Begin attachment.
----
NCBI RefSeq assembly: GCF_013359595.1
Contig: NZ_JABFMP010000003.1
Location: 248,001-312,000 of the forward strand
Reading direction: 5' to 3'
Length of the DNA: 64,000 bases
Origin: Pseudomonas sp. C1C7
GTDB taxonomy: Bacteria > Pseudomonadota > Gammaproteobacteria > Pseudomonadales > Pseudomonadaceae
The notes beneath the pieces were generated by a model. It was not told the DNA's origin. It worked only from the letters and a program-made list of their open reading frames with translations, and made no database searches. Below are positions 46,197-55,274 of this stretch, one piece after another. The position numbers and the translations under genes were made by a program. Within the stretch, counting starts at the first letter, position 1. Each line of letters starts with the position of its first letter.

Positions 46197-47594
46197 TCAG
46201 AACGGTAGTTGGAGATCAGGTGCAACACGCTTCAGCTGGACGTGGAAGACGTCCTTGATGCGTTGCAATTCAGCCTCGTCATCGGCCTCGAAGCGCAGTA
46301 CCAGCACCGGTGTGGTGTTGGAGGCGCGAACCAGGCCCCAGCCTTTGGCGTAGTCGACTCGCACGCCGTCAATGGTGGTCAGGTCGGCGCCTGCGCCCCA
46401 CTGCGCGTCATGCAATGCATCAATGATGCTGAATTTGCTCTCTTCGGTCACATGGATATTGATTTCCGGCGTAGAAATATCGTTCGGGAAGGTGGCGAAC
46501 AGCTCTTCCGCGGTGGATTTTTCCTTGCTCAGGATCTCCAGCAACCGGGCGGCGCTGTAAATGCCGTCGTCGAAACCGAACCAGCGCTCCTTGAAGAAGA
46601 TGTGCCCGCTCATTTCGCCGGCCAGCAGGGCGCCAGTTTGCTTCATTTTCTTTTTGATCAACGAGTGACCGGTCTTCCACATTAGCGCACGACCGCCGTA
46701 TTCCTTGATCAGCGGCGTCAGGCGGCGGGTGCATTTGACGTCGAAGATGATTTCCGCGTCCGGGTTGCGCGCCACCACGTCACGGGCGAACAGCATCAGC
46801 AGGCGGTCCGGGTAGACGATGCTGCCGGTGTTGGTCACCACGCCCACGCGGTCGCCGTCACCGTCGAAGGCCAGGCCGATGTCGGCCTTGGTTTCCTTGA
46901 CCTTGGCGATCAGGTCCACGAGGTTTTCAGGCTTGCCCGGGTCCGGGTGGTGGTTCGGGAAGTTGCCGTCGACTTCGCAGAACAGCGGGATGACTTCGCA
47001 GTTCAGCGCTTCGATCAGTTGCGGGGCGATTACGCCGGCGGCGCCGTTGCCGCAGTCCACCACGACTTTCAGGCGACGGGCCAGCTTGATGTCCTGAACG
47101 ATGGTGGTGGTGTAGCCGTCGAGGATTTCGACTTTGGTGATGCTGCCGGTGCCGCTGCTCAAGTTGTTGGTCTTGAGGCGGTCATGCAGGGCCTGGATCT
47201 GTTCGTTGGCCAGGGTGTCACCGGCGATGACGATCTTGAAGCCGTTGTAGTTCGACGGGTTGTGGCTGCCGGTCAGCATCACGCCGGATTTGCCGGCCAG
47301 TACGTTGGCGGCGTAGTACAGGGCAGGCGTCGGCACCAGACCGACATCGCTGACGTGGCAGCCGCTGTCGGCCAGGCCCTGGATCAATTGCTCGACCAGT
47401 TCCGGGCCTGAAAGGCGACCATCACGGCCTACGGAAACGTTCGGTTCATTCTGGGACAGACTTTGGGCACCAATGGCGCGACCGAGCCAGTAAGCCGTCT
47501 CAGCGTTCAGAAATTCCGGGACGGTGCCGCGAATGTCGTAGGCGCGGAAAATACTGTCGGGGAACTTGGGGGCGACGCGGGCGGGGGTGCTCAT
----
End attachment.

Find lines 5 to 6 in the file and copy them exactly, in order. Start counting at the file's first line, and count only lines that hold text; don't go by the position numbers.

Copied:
Length of the DNA: 64,000 bases
Origin: Pseudomonas sp. C1C7